Bodyvox: Reverie | Amanda Urbanski (Jan. 2015)

Bodyvox: Reverie
Saturday, January 3, 2015
Williams Center for the Arts

By Amanda Urbanski

This past Saturday, the audience at the Williams Center for the Arts had a unique opportunity when they welcomed to the stage BodyVox.  The company, based in Portland, Oregon is currently in their 17th season.  Thanks to Lafayette College and the Andrew W. Mellon Foundation, the Lehigh Valley got a taste of BodyVox and their deliciously witty and mesmerizing repertoire! Their show entitled Reverie mimicked a daydream atmosphere by taking viewers on countless aesthetic journeys.  Each time the lights rose, the audience members witnessed a new spectacle that encompassed humor, physicality, or beauty.  What made this performance even more memorable was the incorporation of dance on camera!  Between the charm of theatrical elements and the captivation of alluring movement, there was much to love within the development of this concert.

The show opened with Moto Perpetuo, a solo choreographed by artistic director Jamey Hampton.  This short and sweet solo made viewers chuckle as soloist, Eric Skinner’s body articulation imitated the violin music’s rapidity.  Skinner gestured a “welcome” to the audience as the stage lights faded black.  Shifting to another realm, a light gust of wind sounded in the Williams Center.  As the bodies on stage faded out of darkness, costumes resembling bamboo stalks became apparent.  The billowing bamboo was soon joined by two calla lilies whose movement and playful spirits were enticing.  Their balletic quality almost seemed to poke fun at the delicateness associated with nature.

More light-heartedness followed during the first act.  Two duets in particular titled Twins and Deere John showcased buoyancy and exploratory partnering.  The main difference between the two was that one incorporated heavy operating machinery.  That’s right, a screening of the dance film, Deere John, included a call and response phrase between Jamey Hampton and his partner, Mr. Bulldozer.  This comical film was a favorite among audience members.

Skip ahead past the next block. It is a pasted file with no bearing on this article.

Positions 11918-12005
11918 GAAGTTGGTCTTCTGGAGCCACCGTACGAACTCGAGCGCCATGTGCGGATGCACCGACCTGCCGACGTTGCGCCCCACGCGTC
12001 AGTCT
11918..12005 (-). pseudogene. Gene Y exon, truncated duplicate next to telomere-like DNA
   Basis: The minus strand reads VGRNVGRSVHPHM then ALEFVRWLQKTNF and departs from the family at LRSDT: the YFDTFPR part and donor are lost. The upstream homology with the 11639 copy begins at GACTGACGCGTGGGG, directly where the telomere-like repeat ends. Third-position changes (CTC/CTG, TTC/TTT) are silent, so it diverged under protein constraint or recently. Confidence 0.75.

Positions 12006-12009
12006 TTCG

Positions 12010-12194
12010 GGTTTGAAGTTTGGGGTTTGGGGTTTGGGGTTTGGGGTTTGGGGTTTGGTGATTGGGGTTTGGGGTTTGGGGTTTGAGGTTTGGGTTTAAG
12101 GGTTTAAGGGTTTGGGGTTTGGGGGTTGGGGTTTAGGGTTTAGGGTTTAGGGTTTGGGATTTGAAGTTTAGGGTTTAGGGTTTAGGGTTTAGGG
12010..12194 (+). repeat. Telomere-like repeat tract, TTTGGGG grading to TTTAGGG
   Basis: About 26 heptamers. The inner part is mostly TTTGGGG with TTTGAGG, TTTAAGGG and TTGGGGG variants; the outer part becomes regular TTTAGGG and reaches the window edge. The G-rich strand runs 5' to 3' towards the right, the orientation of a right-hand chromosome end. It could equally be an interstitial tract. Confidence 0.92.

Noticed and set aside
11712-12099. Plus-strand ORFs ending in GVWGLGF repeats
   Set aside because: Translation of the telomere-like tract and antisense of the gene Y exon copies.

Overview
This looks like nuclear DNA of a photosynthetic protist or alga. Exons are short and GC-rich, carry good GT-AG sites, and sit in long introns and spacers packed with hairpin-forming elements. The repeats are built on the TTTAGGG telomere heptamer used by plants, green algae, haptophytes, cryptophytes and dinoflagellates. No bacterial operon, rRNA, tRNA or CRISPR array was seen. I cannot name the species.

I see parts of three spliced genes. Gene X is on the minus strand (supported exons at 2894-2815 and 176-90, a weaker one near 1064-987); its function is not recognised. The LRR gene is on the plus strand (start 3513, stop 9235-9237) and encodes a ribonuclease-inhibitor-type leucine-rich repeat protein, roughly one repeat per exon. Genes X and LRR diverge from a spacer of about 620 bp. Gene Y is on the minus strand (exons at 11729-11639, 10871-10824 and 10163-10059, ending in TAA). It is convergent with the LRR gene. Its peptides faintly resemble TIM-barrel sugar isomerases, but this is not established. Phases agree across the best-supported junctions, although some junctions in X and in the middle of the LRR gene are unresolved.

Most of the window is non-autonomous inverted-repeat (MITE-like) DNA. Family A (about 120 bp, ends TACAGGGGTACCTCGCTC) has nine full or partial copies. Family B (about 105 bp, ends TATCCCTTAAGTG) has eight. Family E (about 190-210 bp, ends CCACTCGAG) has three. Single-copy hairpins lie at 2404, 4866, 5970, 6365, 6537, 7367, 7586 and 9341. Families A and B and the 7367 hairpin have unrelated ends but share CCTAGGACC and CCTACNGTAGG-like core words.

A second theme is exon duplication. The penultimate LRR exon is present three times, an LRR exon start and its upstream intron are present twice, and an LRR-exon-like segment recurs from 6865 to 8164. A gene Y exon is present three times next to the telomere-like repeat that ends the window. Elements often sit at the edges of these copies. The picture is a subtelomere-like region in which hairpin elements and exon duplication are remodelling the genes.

Showcasing the company’s versatility, BodyVox closed the first act with two powerhouse numbers.  X-axis, originally commissioned by Inland Pacific Ballet, left me awestruck.  This balancing act revolved entirely around a trapeze swing.  Dancers, Daniel Kirk and Eric Skinner, defied gravity by creating mesmerizing shapes.  Rounding it out, artistic director Ashley Roland closed the act with her own choreographic solo titled, Beat.  Roland, feeding off of the music’s intensity, gave a commanding performance that left a powerful impression.

If the first half didn’t completely captivate, more spectacles were to come during the second half!  The curtain opened on a sleeping couple in BodyVox’s piece, Dormez Vous.  At first, I was puzzled as to why the bed was built into the stage’s backdrop.  However, when a hand reached out from in between the sheets, splitting the bed, I soon realized this was not an ordinary night’s sleep.  Four dark clothed figures emerged from the bed.  They took the sleeping couple from bed rest and lifted them upstage.  Movement surfaced from the two sleeping beauties that seemed to reverberate different REM cycles. Laughter could be heard by the audience as the figures poked passively at the woman and yet antagonized the poor man.  It was a very inventive and intriguing portrayal of the body at rest.

Reverie came to a close with a culminating piece that incorporated both dance and film.  Rip/Tide was a two toned dance.  It contained elements of hard-hitting, direct motifs along with ebb and flow vibrations.  After the piece ended, each company member briefly took the stage for a spotlight dance.  The ending scene did not feel like a curtain call but rather a last free for all dance party where company members celebrated a joyous occasion.

BodyVox exceeded my interpretation of the dance realm.  Rather than placing themselves into the genre of modern dance, BodyVox created a world of their own. I found an appreciation for the company’s artistry.  Rather than solely executing nice lines and good technique, I admired the utilization of lights, musicality, and motion picture.  Thank you BodyVox for considerable fun and creative vibes!